Let’s just say Marius looked the part. He was gorgeous and adorable and all that fun stuff but do not get me started on his voice. Was he singing or croaking? I’m sorry but that was not his natural voice. I was INCREDIBLY disappointed because when I saw the preview I heard his voice and I thought he was wonderful. Well, then I saw more than 2 seconds in the movie and that was enough. He was an excellent actor (as all of the stars were) but his voice was all wrong. He imitated singing. I don’t know if he was a natural actor or singer first but he has some work to do. He also moved his jaw every time he held out notes and let his vibratto come through (vibratto is the shake in peoples voices) and that drives me CRAZY! There were moments that he did shine though. He understood how to use the voice to expand on the acting instead of cheating it. I was especially impressed with the opening to “Empty Chairs at Empty Tables.” He really embodied a tragic despair at the loss of his friends (and the videography of that opening was BEAUTIFUL). I almost wish that he had switched roles with the guy who played Enjolras (his friend who leads the rebellion). Now that guy was PHENOMINAL. He was such a natural I would have loved to see him play Marius.

I thought Amanda Seyfried sounded like a bird. Seriously. That’s about all I have to say about her.

So those were my main opinions on some of the lead characters. There were many other characters I was happy to see in the movie that really added to the magic such as Helena Bonham Carter (who is my FAVORITE <3) and Sacha Baron Cohen (who was in Sweeney Todd WITH Helena Bonham Carter). These two made a hilarious duo who really had fun playing the crazy inn owners. Another was the girl who played Eponine in the 25th Ann. Concert, Samantha Barks.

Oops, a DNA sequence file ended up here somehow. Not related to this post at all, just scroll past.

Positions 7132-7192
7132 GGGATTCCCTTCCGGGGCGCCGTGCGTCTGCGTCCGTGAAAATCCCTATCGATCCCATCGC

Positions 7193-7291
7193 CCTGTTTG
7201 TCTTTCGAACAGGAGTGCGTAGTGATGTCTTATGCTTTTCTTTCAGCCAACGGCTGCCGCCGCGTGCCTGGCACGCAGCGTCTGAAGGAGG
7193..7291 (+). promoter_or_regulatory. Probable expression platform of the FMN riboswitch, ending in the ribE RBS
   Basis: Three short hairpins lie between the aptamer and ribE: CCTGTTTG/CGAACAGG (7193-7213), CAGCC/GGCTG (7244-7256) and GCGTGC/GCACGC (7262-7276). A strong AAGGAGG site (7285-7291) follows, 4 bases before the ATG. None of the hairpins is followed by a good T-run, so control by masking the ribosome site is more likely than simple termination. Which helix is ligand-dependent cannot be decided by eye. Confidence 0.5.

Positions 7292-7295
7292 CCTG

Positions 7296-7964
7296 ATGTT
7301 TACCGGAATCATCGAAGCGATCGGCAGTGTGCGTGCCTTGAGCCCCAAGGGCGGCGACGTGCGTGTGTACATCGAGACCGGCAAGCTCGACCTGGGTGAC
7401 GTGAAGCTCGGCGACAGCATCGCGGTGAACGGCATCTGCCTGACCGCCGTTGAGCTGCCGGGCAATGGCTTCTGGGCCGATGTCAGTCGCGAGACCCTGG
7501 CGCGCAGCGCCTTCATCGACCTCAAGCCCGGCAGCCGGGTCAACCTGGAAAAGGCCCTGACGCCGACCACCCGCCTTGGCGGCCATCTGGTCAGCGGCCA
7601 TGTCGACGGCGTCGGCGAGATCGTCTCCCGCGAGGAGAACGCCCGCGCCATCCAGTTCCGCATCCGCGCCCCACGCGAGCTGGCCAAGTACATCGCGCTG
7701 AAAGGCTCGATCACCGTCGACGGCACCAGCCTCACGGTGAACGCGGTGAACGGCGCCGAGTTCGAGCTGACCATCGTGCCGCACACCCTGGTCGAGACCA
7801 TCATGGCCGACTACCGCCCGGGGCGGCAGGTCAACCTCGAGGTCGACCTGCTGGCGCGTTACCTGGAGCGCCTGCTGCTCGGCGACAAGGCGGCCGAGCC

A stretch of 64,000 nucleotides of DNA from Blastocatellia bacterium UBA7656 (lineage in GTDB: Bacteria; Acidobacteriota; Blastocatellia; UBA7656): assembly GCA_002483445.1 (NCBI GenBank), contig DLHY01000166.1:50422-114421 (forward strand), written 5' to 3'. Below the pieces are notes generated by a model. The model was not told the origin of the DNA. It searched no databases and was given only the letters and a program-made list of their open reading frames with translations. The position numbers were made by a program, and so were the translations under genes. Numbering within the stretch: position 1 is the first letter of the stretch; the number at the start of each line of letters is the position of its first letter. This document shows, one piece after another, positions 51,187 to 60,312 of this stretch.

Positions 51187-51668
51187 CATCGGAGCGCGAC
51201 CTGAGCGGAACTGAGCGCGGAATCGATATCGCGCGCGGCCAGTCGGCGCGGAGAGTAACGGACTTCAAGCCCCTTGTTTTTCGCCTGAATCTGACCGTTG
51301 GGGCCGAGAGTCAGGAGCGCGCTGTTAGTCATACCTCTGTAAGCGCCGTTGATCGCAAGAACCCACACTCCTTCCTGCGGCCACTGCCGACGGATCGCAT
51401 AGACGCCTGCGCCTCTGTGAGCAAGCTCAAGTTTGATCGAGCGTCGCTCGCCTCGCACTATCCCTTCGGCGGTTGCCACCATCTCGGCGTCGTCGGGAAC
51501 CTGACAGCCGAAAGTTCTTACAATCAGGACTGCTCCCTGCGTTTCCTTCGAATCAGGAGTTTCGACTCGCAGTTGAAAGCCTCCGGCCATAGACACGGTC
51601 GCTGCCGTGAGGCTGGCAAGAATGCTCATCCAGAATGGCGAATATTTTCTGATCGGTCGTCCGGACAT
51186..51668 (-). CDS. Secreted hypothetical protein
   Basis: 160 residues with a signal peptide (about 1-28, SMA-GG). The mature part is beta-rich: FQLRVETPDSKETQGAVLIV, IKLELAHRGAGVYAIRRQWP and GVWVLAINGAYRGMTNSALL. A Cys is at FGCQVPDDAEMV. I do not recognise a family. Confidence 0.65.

I wish I could have seen this movie not from a singers point of view. I so badly wanted to be able to watch it without nit-picking because I ADORE the musical so much. So from my “I adore Les Mis and everything about it” point of view – it was a wonderful flick and did justice to the story. From my “I love to study how to sing and enjoy really good musical performances” point of view – it wasn’t stocked with incredibly talented singers who could really showcase the musical side to the movie.

Watch the preview here;


One response »

  1. This is a great review, and your understanding of the both the story and music really shines through. I hope someday to have the honor of seeing YOU perform in Les Mis. I know you would totally rock it. : )

Comments make us happy! Remember to be respectful and polite.

Fill in your details below or click an icon to log in:

WordPress.com Logo

You are commenting using your WordPress.com account. Log Out /  Change )

Google+ photo

You are commenting using your Google+ account. Log Out /  Change )

Twitter picture

You are commenting using your Twitter account. Log Out /  Change )

Facebook photo

You are commenting using your Facebook account. Log Out /  Change )


Connecting to %s